Questions to consider about gene synthesis technology

By Jens H. Kuhn, November 13, 2007

Microbiological research is increasingly troubled by ethical questions regarding its potential misuse. In the near future, a criminal, terrorist, or state seeking to build a bioweapon might choose to obtain a pathogen by synthesizing it in vitro and changing its properties, instead of isolating it from nature or stealing it from maximum-containment facilities. Numerous logistical and technological obstacles complicate the construction and release of a bioweapon, but the first step–obtaining a suitable agent through clandestine synthesis–is becoming a realistic scenario that needs to be addressed by scientists and the arms control community.

In the past, in-vitro synthesis of biological agents was restricted to viruses with small infectious genomes that not only had to be sequenced fully but also had to be physically available as templates. In 2002, researchers at SUNY Stony Brook first demonstrated that a template genome was not necessary to create a poliovirus from scratch. Over a two-year time period, this group assembled the genome using short overlapping oligonucleotides designed according to the published poliovirus genome sequence and ordered through a commercial supplier. Similar experiments in 2003 yielded an encephalomyocarditis virus.

The newest technology on the market, fittingly named gene synthesis, combines microfluidic chip technology, one-step polymerase chain reaction assembly, and a novel assembly technique to accurately create large nucleotide building blocks that can later be joined. By using these new techniques in combination with standard molecular biology, it will be feasible to synthesize genomes the size of all known viruses and bacteria in vitro.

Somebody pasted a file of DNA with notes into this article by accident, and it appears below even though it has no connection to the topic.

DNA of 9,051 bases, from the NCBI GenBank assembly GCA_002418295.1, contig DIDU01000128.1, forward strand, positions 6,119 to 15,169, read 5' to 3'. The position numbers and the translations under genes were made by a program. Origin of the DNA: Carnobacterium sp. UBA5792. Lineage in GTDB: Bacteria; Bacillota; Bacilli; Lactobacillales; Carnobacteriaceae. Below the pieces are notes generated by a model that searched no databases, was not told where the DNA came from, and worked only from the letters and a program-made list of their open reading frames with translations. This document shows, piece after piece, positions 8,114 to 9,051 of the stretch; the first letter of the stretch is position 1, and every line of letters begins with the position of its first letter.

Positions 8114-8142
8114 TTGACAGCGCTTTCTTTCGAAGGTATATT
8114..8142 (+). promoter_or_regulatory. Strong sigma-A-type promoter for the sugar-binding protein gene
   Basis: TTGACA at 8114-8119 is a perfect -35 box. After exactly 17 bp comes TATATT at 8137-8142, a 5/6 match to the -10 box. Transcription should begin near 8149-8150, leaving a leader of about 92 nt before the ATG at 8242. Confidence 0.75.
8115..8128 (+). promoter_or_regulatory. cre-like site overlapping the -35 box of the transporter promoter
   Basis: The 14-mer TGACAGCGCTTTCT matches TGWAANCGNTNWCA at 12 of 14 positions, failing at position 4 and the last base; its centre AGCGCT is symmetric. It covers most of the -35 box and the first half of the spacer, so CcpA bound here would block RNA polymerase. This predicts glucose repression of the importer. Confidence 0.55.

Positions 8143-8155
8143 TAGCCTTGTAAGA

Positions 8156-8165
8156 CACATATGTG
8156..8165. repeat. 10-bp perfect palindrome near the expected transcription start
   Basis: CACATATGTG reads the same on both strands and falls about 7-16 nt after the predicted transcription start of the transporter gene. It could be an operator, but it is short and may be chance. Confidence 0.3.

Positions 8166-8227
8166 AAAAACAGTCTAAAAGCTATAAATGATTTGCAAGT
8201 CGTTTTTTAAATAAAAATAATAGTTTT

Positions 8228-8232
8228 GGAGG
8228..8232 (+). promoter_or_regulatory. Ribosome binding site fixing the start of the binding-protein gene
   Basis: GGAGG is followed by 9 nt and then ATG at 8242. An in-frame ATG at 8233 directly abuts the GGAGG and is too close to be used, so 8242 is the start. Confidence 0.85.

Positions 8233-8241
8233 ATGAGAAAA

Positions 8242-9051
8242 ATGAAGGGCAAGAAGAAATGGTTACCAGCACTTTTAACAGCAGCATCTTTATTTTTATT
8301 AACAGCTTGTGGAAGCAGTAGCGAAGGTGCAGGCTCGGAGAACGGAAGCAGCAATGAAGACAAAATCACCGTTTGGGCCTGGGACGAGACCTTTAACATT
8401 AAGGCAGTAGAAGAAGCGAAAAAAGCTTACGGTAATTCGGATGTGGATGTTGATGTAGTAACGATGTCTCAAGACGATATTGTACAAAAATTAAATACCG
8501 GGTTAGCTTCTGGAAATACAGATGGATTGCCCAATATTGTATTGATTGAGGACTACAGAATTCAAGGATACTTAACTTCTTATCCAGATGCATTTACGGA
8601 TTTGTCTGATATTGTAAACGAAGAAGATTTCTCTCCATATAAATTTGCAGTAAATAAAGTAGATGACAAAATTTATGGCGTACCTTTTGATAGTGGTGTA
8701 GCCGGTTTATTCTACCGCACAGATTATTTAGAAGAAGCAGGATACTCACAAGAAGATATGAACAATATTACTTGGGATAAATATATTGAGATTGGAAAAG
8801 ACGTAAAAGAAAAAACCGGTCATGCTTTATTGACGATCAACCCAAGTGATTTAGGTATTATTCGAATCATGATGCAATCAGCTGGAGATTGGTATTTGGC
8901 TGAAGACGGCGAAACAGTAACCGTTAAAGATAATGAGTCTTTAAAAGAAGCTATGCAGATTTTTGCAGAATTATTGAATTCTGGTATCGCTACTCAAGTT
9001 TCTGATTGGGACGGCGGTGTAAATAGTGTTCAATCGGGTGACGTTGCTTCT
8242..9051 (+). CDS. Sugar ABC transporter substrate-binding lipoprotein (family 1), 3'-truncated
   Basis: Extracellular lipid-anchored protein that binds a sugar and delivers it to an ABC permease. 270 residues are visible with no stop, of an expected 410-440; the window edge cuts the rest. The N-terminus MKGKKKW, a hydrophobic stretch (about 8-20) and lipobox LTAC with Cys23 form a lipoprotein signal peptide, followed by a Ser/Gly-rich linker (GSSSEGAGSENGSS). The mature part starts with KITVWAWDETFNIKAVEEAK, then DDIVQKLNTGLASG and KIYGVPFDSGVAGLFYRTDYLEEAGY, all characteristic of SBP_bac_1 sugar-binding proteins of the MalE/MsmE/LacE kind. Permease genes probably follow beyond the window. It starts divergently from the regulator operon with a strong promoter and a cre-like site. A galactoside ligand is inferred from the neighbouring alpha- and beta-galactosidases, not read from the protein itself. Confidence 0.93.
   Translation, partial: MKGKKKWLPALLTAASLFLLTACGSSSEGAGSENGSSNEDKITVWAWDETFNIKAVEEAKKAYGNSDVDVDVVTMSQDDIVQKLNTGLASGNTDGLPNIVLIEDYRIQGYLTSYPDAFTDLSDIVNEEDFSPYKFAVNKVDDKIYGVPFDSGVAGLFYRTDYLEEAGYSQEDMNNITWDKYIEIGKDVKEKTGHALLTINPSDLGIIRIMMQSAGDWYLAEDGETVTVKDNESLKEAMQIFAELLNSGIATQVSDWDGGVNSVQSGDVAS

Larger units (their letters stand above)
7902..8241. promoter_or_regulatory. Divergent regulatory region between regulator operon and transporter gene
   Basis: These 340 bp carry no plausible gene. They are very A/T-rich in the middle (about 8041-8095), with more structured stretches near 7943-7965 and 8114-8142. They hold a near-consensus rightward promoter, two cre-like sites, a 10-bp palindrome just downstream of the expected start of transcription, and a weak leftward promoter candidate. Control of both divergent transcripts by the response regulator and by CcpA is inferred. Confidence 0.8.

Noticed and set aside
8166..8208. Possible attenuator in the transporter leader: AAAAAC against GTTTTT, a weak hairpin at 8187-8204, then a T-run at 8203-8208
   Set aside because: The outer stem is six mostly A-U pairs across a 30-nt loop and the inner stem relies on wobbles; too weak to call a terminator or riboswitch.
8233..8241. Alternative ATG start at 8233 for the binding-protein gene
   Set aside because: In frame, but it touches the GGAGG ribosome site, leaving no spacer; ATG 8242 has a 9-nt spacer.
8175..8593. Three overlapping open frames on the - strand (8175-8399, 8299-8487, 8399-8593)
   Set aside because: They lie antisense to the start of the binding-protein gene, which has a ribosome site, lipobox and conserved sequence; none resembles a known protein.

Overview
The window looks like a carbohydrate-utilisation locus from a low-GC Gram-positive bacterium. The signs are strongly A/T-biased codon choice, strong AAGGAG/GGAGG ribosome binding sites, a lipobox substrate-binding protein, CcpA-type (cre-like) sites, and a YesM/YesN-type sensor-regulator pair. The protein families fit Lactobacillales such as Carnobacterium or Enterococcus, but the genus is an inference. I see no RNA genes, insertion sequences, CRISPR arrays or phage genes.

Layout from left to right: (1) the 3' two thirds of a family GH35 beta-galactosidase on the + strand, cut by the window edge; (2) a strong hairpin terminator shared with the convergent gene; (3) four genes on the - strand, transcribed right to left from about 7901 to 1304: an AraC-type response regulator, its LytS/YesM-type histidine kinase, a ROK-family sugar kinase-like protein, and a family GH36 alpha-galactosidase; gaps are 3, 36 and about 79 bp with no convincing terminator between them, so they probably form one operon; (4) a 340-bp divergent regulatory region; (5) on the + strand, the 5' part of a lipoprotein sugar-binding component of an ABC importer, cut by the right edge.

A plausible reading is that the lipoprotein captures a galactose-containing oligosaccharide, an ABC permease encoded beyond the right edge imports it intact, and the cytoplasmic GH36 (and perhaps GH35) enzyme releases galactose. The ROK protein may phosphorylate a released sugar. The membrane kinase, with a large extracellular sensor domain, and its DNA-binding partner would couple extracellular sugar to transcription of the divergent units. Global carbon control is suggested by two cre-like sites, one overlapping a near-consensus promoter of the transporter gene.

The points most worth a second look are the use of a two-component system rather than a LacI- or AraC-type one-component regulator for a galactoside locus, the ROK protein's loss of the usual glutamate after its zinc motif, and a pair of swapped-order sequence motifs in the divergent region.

Limiting access to the sequence information on which the design of genomes is based could control what is synthesized, but would the costs be worth the benefits? Addressing the following questions would help to understand this larger issue:

  • Is gene synthesis an “easy” technology that, with the proper access to machinery and reagents, could truly be used by nonprofessionals (e.g. criminals and terrorists) to create microbial genomes in the nearest future? Or does the technology require a level of sophistication and financial support that will only be available to professionals?
  • Would limited access to pathogen sequences impede scientists’ ability to develop countermeasures against these agents?
  • Who would decide to withhold or withdraw sequence information, and according to which criteria would decision makers allow individuals or organizations to access otherwise unavailable sequences?
  • How much would we actually gain by withholding sequence information? Aren’t technologically advanced aggressors, such as nation states, able to obtain natural organisms and then sequence their genomes? Wouldn’t technologically advanced aggressors, such as nation states, prefer to obtain their own sequences? If technologically advanced aggressors can obtain natural organisms, what need would they have for sequence databases, and what implications would this have for any effort to control sequence information?
  • Should access to sequences from eradicated pathogens or artificial microbes be limited? If the public-health concern is considered grave enough to retain eradicated viruses or to resurrect them, shouldn’t information about them be publicly available?
  • If a nation chose to withdraw existing, publicly available sequences, is it possible to ensure that other nations not grow suspicious of its motives? Is it even feasible to withdraw previously available information from the public?
  • What is the overlap between “bioweapons agents” and “public health agents”? Couldn’t an aggressor turn those agents into weapons that we consider non-bioweapons agents and for which sequence information would remain publicly available?